Greg Schiano’s abrupt resignation from the Patriots coaching staff shook up a shakeup, as the team was already set to reconfigure its defensive coaching responsibilities after several losses this offseason.
Three assistants on the defensive side left: Play-caller Brian Flores became head coach of the Dolphins, cornerbacks coach Josh Boyer followed Flores to Miami to become the pass-defense coordinator, and defensive line coach Brendan Daly took the same title in Kansas City. The addition of Schiano, who was expected to become defensive coordinator, was supposed to counteract some of that brain drain.
Without Schiano, here’s where the Patriots stand.
Former linebacker Jerod Mayo is joining as the linebackers coach, technically replacing Flores in that role. Mayo is highly regarded as a great football mind and a good culture fit in New England, but he’s new as a coach and doesn’t have the experience at multiple levels of the defense that Flores had by the time he was calling the defense.
A lack of experience at all levels of the defense was one reason Daly was passed over for the coordinator position. Daly’s wife is from Kansas City, and though it’s not impossible that the Patriots could try to lure him back with the promise of greater opportunity, it would be a tough sell given his connection with his new community and the backlash he could face around the league if he went back on his word to the Chiefs.
The front seven also isn’t the biggest question right now. Former Arkansas and Wisconsin head coach Bret Bielema served as a consultant to the head coach last season, but spent most of his time working with defensive linemen. Without Daly, he could take on more responsibility.
New England also added Schiano disciple Bob Fraser to its staff and, assuming he doesn’t follow his mentor and leave, he will fill a defensive role. Fraser was a linebackers coach and assistant defensive coordinator under Schiano with the Tampa Bay Buccaneers.
DeMarcus Covington, a coaching assistant last season, spent a lot of time working with the linebackers, helping to free up Flores to work with the entire defense. Covington was recently at the Boston College pro day, working with linebackers and defensive linemen, and could be in line for a promotion.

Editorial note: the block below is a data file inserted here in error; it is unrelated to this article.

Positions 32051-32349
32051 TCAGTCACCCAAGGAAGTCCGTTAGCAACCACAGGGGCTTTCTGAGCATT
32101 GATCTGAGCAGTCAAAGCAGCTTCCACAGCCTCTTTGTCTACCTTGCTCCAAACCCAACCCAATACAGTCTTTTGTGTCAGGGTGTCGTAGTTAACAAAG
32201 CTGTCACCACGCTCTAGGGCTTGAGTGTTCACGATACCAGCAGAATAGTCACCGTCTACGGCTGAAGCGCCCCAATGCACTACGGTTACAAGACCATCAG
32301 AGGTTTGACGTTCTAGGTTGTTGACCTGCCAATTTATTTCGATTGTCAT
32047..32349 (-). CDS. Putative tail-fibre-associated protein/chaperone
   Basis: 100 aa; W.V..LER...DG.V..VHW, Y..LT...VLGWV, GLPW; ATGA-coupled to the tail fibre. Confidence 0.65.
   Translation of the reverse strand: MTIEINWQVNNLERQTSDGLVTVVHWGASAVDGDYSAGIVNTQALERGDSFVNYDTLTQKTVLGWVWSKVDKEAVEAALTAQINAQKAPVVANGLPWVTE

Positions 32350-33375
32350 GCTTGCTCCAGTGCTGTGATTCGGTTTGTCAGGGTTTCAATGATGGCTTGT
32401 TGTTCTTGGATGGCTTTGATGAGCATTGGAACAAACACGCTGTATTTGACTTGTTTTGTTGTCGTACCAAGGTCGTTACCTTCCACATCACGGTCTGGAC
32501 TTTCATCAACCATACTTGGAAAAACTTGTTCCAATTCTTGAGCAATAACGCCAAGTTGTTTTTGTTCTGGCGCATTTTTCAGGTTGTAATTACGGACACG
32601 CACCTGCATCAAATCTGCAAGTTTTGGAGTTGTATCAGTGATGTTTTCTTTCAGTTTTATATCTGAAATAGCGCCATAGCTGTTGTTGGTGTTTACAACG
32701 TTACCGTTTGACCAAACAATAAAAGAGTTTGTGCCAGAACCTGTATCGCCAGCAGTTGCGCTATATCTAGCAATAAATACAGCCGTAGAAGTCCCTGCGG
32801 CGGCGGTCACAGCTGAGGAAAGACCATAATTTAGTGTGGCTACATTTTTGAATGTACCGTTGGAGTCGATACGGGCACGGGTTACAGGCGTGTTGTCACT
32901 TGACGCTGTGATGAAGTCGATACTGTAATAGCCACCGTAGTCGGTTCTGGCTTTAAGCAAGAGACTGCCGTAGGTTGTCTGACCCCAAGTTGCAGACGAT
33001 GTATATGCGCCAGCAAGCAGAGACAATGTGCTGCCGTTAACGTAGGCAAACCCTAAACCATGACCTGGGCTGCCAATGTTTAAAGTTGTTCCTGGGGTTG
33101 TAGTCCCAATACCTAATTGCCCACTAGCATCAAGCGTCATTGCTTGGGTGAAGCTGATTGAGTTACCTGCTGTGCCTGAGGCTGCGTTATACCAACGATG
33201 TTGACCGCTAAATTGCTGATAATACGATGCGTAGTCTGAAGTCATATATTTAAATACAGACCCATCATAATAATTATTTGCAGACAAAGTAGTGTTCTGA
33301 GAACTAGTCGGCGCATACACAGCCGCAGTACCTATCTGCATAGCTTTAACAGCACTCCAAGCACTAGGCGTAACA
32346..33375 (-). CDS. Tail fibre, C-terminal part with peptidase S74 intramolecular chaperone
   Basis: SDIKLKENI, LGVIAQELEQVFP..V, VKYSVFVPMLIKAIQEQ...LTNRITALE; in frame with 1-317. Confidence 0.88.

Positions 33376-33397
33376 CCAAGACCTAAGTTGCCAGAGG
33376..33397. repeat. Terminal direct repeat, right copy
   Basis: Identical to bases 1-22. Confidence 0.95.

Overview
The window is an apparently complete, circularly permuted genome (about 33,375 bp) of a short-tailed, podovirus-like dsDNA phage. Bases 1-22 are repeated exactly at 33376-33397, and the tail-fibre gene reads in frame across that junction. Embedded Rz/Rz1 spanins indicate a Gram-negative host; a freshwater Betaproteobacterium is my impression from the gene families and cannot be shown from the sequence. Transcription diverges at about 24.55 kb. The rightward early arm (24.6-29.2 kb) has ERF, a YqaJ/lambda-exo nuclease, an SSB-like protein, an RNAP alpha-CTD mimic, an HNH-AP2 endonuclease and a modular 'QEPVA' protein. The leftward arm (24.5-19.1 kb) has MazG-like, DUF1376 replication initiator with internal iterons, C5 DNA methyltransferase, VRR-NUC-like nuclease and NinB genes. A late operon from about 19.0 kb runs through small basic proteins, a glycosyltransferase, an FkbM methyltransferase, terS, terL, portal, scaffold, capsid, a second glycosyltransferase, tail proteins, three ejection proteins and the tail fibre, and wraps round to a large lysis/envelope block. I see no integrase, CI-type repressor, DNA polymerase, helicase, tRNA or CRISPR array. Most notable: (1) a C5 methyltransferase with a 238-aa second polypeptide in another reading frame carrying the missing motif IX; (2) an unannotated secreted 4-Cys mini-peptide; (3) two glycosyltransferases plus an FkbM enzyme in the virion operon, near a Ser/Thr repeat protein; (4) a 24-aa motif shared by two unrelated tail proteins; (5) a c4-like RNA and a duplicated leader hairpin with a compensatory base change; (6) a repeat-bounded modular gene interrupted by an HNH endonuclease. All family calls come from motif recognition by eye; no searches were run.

The two big questions are who will call defensive plays and who will focus on the secondary. Steve Belichick is in place as safeties coach, where he’s been for three years, but Schiano’s strongest ties to the Patriots were in the secondary through Jason and Devin McCourty, Steve Belichick, and Duron Harmon, all of whom he worked with at Rutgers. With another experienced coach in Bielema focusing on defensive linemen, Schiano could have focused on the secondary.
It’s difficult to imagine a newcomer like Fraser immediately coaching the cornerbacks, but perhaps a coaching assistant such as Mike Pellegrino or Brian Belichick, who have worked with defensive players, could be in line for a promotion. The Patriots like to promote young coaches from within, so it’s easy to see this happening.
That still leaves the issue of who calls the plays, as well as who’s providing experience if both secondary coaches are relative youngsters. The most likely scenario seems to be that Bill Belichick himself takes on more responsibility.
Belichick’s bread and butter is with defensive linemen, special teams players, and cornerbacks; particularly when it comes to the corners, the Patriots have a need. Josh McDaniels has a lot of autonomy on offense, which makes it at least a possibility that Belichick could devote more time to the defense.
That’s a lot to ask of any head coach, especially one who has significant duties on the personnel side, but Belichick becoming the de facto defensive coordinator may be the Patriots’ best bet at this point.